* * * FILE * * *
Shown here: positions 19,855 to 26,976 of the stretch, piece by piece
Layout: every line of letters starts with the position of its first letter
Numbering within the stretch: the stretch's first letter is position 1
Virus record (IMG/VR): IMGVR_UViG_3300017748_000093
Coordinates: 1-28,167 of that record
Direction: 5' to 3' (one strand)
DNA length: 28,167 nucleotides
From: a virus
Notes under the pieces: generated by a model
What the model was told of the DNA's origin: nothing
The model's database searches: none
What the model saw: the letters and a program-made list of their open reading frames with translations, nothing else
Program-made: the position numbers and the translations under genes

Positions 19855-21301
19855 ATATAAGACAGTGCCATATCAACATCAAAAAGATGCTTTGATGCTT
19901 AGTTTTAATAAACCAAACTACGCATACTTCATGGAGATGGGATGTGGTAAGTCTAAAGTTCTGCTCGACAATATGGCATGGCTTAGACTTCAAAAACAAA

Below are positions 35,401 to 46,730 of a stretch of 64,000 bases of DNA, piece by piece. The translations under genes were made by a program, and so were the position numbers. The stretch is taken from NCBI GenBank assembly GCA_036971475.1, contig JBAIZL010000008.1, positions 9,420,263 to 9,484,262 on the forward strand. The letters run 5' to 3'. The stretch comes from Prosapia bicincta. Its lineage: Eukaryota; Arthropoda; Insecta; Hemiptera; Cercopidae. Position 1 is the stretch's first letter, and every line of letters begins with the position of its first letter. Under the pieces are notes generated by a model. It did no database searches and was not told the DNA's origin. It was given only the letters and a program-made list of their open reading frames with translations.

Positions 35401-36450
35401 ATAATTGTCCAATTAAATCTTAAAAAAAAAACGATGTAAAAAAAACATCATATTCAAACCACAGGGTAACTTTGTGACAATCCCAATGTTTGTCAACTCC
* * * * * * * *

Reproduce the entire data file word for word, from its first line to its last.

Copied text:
Shown here: positions 19,855 to 26,976 of the stretch, piece by piece
Layout: every line of letters starts with the position of its first letter
Numbering within the stretch: the stretch's first letter is position 1
Virus record (IMG/VR): IMGVR_UViG_3300017748_000093
Coordinates: 1-28,167 of that record
Direction: 5' to 3' (one strand)
DNA length: 28,167 nucleotides
From: a virus
Notes under the pieces: generated by a model
What the model was told of the DNA's origin: nothing
The model's database searches: none
What the model saw: the letters and a program-made list of their open reading frames with translations, nothing else
Program-made: the position numbers and the translations under genes

Positions 19855-21301
19855 ATATAAGACAGTGCCATATCAACATCAAAAAGATGCTTTGATGCTT
19901 AGTTTTAATAAACCAAACTACGCATACTTCATGGAGATGGGATGTGGTAAGTCTAAAGTTCTGCTCGACAATATGGCATGGCTTAGACTTCAAAAACAAA

Below are positions 35,401 to 46,730 of a stretch of 64,000 bases of DNA, piece by piece. The translations under genes were made by a program, and so were the position numbers. The stretch is taken from NCBI GenBank assembly GCA_036971475.1, contig JBAIZL010000008.1, positions 9,420,263 to 9,484,262 on the forward strand. The letters run 5' to 3'. The stretch comes from Prosapia bicincta. Its lineage: Eukaryota; Arthropoda; Insecta; Hemiptera; Cercopidae. Position 1 is the stretch's first letter, and every line of letters begins with the position of its first letter. Under the pieces are notes generated by a model. It did no database searches and was not told the DNA's origin. It was given only the letters and a program-made list of their open reading frames with translations.

Positions 35401-36450
35401 ATAATTGTCCAATTAAATCTTAAAAAAAAAACGATGTAAAAAAAACATCATATTCAAACCACAGGGTAACTTTGTGACAATCCCAATGTTTGTCAACTCC